Head injury is a growing concern within contact sports, including American football. Computational tools such as finite element (FE) models provide an avenue for researchers to study, and potentially optimize safety tools, such as helmets.
The Wake Forest University Center for Injury Biomechanics was one of 4 schools selected globally to participate in a NFL sponsored consortium project to develop a set of virtual football helmets. The team at Wake Forest developed a finite element model of one popular football helmet, the Schutt Air XP Pro model.
The work was completed through a process of reverse engineering the helmet from image-based geometry development, to extensive material characterization, and model validation to ensure the simulated impacts match real-world experiments. The helmet model was fit onto various head forms and simulated through a series of nearly 70 matched simulation-to-experimental tests, which included impacts of similar severity as those that occur on the field. These virtual helmet models give researchers an additional tool to study the relationship between various in-game modes of impact and the associated risk of head injury.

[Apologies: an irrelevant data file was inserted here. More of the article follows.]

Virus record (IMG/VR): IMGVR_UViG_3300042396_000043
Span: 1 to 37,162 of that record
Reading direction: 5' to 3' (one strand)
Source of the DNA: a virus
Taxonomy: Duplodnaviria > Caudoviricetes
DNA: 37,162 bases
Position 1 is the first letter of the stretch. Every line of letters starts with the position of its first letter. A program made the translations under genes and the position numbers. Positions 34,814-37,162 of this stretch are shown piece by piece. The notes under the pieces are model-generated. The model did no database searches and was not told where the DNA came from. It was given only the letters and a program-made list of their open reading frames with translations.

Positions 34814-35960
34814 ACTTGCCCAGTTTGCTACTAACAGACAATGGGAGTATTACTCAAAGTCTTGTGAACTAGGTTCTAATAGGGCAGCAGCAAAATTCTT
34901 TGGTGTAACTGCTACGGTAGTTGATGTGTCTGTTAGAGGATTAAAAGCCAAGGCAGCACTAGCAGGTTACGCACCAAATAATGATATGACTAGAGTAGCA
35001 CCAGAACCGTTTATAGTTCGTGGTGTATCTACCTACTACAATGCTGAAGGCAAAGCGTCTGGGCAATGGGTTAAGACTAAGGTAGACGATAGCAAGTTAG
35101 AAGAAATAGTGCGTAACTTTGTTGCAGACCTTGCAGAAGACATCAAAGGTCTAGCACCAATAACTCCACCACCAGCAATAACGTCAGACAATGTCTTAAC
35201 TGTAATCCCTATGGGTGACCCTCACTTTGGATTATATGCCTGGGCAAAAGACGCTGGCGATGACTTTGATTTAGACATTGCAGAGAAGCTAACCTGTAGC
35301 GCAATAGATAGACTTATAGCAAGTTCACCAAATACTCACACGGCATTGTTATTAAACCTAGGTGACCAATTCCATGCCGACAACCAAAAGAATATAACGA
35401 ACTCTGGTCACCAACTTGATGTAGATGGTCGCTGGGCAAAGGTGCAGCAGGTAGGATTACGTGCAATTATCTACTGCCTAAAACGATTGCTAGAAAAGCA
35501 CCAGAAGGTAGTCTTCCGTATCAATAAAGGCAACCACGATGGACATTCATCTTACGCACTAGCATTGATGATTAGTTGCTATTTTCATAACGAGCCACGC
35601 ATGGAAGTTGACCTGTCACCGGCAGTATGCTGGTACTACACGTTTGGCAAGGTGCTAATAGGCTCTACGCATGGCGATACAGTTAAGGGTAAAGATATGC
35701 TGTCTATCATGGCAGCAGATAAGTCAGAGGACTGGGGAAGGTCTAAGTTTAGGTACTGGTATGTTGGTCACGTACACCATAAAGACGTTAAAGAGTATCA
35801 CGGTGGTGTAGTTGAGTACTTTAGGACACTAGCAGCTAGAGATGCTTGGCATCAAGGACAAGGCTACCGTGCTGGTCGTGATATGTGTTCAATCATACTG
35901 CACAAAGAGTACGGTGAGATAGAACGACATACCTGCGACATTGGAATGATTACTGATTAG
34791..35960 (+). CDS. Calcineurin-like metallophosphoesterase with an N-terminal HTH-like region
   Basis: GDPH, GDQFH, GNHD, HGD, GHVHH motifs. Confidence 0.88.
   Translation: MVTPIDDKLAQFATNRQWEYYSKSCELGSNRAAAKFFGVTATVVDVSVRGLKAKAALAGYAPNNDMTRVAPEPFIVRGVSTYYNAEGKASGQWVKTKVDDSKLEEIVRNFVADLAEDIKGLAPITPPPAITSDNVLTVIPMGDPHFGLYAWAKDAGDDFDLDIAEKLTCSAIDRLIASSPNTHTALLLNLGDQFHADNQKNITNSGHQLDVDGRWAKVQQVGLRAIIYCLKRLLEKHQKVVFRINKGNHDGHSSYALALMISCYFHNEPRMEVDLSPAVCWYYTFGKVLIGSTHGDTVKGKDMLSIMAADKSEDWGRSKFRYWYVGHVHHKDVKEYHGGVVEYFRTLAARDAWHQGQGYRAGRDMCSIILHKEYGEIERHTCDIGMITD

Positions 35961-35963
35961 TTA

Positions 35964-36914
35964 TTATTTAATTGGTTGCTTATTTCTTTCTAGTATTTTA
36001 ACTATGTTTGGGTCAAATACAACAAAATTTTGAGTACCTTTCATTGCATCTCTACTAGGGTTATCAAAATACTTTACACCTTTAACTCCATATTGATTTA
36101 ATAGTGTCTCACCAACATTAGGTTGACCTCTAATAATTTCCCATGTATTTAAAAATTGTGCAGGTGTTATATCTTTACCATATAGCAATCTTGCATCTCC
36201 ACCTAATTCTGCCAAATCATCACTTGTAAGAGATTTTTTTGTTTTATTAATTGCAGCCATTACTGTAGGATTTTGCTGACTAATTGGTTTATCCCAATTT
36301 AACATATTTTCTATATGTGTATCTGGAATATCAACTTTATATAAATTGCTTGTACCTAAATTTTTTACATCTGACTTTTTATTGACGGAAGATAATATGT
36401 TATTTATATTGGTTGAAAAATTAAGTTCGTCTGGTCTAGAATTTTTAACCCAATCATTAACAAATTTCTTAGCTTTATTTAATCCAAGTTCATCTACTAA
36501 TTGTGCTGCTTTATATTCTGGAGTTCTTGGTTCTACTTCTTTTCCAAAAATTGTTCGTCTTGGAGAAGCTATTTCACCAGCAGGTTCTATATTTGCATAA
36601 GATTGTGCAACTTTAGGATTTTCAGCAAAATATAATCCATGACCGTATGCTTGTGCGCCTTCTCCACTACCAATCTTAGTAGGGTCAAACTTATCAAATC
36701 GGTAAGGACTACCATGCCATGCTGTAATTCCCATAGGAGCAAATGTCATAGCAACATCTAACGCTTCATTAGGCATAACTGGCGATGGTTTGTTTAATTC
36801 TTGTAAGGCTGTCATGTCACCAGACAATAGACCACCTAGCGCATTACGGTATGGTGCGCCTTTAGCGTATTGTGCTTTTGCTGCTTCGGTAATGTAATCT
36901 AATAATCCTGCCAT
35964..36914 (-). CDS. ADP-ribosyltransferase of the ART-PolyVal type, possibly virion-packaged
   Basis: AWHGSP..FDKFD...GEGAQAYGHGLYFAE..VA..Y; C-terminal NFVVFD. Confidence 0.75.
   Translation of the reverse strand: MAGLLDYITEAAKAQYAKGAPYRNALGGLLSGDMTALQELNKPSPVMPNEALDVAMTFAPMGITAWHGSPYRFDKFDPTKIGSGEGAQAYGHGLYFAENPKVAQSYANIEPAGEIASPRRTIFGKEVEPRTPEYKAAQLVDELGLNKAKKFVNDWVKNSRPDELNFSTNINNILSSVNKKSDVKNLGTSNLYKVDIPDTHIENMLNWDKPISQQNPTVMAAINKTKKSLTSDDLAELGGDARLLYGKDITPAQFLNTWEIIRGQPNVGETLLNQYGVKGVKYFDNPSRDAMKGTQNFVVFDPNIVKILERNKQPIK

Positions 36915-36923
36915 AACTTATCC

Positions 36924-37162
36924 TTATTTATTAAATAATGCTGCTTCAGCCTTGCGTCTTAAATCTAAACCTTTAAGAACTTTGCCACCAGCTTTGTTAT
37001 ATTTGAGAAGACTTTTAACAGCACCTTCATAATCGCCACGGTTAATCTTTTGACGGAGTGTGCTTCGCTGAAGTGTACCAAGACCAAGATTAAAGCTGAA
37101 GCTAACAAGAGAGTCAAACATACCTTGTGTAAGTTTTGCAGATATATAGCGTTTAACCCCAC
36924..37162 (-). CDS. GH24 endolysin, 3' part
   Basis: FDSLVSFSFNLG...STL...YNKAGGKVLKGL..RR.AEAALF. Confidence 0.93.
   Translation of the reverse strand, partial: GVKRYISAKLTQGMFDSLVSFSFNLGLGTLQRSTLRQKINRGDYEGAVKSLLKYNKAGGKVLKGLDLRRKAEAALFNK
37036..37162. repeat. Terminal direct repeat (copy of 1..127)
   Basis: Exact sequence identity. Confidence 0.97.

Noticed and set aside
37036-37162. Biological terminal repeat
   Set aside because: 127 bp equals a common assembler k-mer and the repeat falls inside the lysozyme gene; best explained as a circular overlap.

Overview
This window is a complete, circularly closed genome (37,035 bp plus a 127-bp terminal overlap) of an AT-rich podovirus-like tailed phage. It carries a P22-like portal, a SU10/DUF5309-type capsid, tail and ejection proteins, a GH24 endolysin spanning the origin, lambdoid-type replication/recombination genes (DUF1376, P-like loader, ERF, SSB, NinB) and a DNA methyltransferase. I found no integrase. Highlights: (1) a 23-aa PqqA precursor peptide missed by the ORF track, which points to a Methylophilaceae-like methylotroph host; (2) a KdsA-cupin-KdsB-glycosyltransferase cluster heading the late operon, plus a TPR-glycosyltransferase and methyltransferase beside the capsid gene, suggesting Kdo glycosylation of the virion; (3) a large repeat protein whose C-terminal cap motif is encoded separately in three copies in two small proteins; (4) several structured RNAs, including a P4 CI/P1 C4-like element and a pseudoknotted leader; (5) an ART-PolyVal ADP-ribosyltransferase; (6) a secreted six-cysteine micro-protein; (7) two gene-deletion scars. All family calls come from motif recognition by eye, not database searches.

PI: Scott Gayzik, Associate Professor, Biomedical Engineering, firstname.lastname@example.org
co-PI: Joel Stitzel, Professor, Biomedical Engineering, email@example.com
For more information on the project, view the Play Smart Play Safe website.
Front Drop Test
Facemask Linear Impact